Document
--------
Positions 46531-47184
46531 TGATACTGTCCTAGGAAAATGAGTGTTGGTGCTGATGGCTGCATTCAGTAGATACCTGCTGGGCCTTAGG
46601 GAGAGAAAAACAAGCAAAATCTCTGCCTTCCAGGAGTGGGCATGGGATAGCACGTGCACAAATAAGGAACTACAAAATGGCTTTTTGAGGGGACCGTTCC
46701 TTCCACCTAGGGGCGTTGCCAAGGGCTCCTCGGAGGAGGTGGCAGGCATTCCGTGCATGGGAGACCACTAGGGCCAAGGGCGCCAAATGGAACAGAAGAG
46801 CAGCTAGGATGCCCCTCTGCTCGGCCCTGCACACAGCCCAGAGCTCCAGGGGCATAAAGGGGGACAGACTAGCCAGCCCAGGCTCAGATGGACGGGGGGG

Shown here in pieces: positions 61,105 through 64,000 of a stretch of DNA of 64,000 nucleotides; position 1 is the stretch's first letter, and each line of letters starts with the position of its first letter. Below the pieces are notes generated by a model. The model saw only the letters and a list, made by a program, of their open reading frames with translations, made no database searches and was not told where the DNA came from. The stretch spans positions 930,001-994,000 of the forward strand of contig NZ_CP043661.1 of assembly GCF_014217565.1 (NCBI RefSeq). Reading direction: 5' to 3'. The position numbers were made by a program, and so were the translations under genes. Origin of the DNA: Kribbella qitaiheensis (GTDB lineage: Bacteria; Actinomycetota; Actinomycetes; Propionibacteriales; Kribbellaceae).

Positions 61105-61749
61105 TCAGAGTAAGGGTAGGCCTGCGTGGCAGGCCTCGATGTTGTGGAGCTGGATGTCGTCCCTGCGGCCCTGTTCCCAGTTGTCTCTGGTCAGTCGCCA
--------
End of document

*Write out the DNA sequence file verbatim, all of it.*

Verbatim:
Positions 46531-47184
46531 TGATACTGTCCTAGGAAAATGAGTGTTGGTGCTGATGGCTGCATTCAGTAGATACCTGCTGGGCCTTAGG
46601 GAGAGAAAAACAAGCAAAATCTCTGCCTTCCAGGAGTGGGCATGGGATAGCACGTGCACAAATAAGGAACTACAAAATGGCTTTTTGAGGGGACCGTTCC
46701 TTCCACCTAGGGGCGTTGCCAAGGGCTCCTCGGAGGAGGTGGCAGGCATTCCGTGCATGGGAGACCACTAGGGCCAAGGGCGCCAAATGGAACAGAAGAG
46801 CAGCTAGGATGCCCCTCTGCTCGGCCCTGCACACAGCCCAGAGCTCCAGGGGCATAAAGGGGGACAGACTAGCCAGCCCAGGCTCAGATGGACGGGGGGG

Shown here in pieces: positions 61,105 through 64,000 of a stretch of DNA of 64,000 nucleotides; position 1 is the stretch's first letter, and each line of letters starts with the position of its first letter. Below the pieces are notes generated by a model. The model saw only the letters and a list, made by a program, of their open reading frames with translations, made no database searches and was not told where the DNA came from. The stretch spans positions 930,001-994,000 of the forward strand of contig NZ_CP043661.1 of assembly GCF_014217565.1 (NCBI RefSeq). Reading direction: 5' to 3'. The position numbers were made by a program, and so were the translations under genes. Origin of the DNA: Kribbella qitaiheensis (GTDB lineage: Bacteria; Actinomycetota; Actinomycetes; Propionibacteriales; Kribbellaceae).

Positions 61105-61749
61105 TCAGAGTAAGGGTAGGCCTGCGTGGCAGGCCTCGATGTTGTGGAGCTGGATGTCGTCCCTGCGGCCCTGTTCCCAGTTGTCTCTGGTCAGTCGCCA